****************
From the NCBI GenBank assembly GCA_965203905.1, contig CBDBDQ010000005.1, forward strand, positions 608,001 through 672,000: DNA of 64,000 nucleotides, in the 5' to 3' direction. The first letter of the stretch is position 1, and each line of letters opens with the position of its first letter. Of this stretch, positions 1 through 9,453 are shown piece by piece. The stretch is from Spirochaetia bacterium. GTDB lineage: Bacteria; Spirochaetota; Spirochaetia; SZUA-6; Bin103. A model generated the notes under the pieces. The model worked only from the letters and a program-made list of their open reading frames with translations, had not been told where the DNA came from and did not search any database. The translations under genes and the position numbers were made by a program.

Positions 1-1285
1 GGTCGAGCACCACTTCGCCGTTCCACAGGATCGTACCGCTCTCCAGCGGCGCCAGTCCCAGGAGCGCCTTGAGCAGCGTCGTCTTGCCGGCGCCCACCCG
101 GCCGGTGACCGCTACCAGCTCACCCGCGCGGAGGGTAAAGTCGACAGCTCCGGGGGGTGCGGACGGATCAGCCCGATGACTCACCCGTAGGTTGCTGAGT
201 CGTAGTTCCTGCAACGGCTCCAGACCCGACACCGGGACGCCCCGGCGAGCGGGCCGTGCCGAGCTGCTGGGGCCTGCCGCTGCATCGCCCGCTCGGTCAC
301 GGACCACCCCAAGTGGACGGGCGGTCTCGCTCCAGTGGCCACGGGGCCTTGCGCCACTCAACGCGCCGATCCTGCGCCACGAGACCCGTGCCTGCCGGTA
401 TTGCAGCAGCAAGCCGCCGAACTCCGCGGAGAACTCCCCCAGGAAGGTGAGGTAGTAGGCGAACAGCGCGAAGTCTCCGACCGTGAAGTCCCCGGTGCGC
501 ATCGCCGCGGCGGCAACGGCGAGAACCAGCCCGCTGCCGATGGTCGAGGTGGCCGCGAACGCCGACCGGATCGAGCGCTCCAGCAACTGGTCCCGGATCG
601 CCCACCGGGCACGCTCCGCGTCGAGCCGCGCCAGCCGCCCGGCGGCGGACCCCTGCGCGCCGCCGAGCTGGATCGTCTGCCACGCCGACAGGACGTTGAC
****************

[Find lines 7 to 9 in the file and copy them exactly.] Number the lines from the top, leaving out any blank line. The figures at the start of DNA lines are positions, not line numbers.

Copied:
401 TTGCAGCAGCAAGCCGCCGAACTCCGCGGAGAACTCCCCCAGGAAGGTGAGGTAGTAGGCGAACAGCGCGAAGTCTCCGACCGTGAAGTCCCCGGTGCGC
501 ATCGCCGCGGCGGCAACGGCGAGAACCAGCCCGCTGCCGATGGTCGAGGTGGCCGCGAACGCCGACCGGATCGAGCGCTCCAGCAACTGGTCCCGGATCG
601 CCCACCGGGCACGCTCCGCGTCGAGCCGCGCCAGCCGCCCGGCGGCGGACCCCTGCGCGCCGCCGAGCTGGATCGTCTGCCACGCCGACAGGACGTTGAC